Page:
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Author Octave overlap in uTune?
kindredlost
 I found the solution. See the last lines. I wrote to you on the blog page but thought I'd take your advice there and write here as well... I have a pentatonic octave scale that I like to use with midi from a standard keyboard. When playing the scale the point at which the next octave begins is doubled. In other words lets say the ROOT is note value 61 and the octave is note value 66 five key presses above the root. The NEXT note played on the keyboard which is a single semitone above the octave is reading 67 on the uTune display but is exactly the same voltage as the previous 66 value, so each octave has a one-note duplicate key before proceeding on through the scale. The same effect occurs traveling lower on the keyboard. Here is another way to explain it... C#3 = midi 61 (ROOT) D3 = 62 D#3 = 63 E3 = 64 F3 = 65 F#3 = 66 (OCTAVE) G3 = 67 (OCTAVE AGAIN) This is where the voltage output stays the same as the previous note so I get the same OCTAVE note on my VCO. Each subsequent note up the keyboard follows the scale map fine but are shifted down by one note value voltage. This makes a nice symmetry for playing. Every other octave (two octaves up form the original root) is exactly the same on the keyboard but I am also using the uTune module with midi tuning software to my other midi to c/v modules so there is a tracking problem. They output the scale correctly and I get a progressive offset across the octaves. Is there a parameter to edit which can smooth out this duplicate note overlap? Also I notice this does not happen if I choose to use a scale with 12 tones or more. I haven't tried other variations of less than 12 notes yet, just 5 notes. Here is a truncated description of the scale I am loading into uTune if anyone wishes to duplicate it... NAME: 5 EDO, Sulendro 13113 (note count) N:006 01 : 1/1 02 : 9/8 03 : 4/3 04 : 3/2 05 : 16/9 R : 2/1 a very simple Javanese scale. EDIT: I found the cause of my problem. I have too many entries in the table. I dropped out the 1/1 on the first entry and everything is fine. Learning as I go here.
tubbutec
 Happy you found the answer, for completeness I am including my answer I already sent you via mail: Hi. The reason for this is the way you defined the scale. The unison 1/1 for note 1 is always implicit. So by defining it again you created this double note. Have a look at other scales, the initial 1/1 is always missing. This is how scales are defined in scala. So your scale should be Note count: 5 (it is pentatonic after all) 01: 9/8 02: 4/3 03: 3/2 04: 16/9 R: 2/1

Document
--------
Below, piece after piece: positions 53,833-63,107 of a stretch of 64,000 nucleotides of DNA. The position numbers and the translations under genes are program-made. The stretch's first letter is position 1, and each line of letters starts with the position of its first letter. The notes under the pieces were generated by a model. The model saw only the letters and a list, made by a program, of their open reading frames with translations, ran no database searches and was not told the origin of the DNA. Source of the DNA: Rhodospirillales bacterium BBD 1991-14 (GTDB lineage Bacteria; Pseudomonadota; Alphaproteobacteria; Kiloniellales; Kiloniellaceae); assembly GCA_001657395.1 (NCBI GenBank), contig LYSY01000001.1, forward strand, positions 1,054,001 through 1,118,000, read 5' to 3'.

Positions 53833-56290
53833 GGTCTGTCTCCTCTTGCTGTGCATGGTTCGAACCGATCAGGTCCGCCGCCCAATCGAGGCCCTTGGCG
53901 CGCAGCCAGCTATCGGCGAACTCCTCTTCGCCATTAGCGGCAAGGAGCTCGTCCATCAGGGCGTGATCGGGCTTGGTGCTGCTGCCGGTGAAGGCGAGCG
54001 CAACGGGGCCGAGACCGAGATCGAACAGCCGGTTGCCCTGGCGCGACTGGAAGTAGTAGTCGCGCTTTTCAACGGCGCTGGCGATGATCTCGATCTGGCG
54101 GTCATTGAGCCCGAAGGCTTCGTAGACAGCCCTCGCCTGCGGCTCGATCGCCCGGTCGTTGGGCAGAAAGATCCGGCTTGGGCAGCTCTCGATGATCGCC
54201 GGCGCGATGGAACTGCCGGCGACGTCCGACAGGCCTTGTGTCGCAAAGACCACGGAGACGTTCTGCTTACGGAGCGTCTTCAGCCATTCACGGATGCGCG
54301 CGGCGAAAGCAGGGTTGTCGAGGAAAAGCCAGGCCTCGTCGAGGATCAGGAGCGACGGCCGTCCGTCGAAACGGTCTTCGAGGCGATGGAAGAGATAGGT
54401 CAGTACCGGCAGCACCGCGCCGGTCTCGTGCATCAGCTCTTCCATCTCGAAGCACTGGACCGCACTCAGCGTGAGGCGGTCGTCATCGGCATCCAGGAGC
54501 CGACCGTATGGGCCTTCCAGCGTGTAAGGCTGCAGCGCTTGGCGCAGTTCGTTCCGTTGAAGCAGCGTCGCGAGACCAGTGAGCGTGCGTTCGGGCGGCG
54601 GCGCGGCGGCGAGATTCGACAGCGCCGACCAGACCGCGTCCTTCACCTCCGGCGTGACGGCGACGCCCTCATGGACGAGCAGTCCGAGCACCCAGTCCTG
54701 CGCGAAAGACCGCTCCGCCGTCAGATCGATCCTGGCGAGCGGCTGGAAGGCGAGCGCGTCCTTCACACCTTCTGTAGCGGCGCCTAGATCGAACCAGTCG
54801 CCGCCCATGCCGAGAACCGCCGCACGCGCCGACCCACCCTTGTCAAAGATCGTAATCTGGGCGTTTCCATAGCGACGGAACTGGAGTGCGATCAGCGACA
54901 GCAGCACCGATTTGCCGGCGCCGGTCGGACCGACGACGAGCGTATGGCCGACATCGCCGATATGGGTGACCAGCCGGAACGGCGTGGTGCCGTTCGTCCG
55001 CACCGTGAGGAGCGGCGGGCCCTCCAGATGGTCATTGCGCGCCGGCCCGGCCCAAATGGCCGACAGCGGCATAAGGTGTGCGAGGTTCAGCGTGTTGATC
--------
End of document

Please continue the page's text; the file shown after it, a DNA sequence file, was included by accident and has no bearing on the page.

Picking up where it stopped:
tubbutec
I can already see the next question coming from someone else:

 Quote: But what if I want a scale without the 1/1 entry?

Well there are two solutions to this. One involves math, the other makes use of a feature unique to µTune.

The µTune solution
µTune can deactivate certain notes in a scale. (In the scale editor this is the small arrow next to the note number). If you want to deactivate the root, just deactivate the repeating interval (2/1).
If you try to play a deactivated note, µTune will pick the nearest active note and play that instead.
Deactivated notes will be saved with the scale, and scale files are still compatible with the scala format. By the time of writing however the deactivation is ignored by other systems.

The math solution
This has actually nothing to do with µTune, but applies to all Scala compatible devices.

First of all it is important to understand how a scale is constructed in scala. There is always some base note (1/1) and all other intervals are defined relative to this note. So the entry 9/8 means: 9/8 * 1/1.
As you can see, it is not only unnecessary to include the 1/1 entry, changing it would also be meaningless as it is just a reference for all other intervals.

The scale is repeated with a certain interval, which is the last entry of the scale. In µTune this entry is marked with R, the repeating interval. In this case it it 2/1, an octave. So if all notes of the scale are used, the next notes will be 2/1*1/1, 2/1*9/8, and so on.

So if you want a scale, that does not include its root you must chose a new root. In the example above this would be 9/8. Now you divide all notes by 9/8 so the relations by all intervals are maintained.

00: (9/8) / (9/8) = 1/1
01: (4/3) / (9/8) = 32/27
02: (3/2) / (9/8) = 4/3
03: (16/9) / (9/8) = 128 / 81

Our new scale thus becomes:

01: 32/27
02: 4/3
03: 128/81
R: 2/1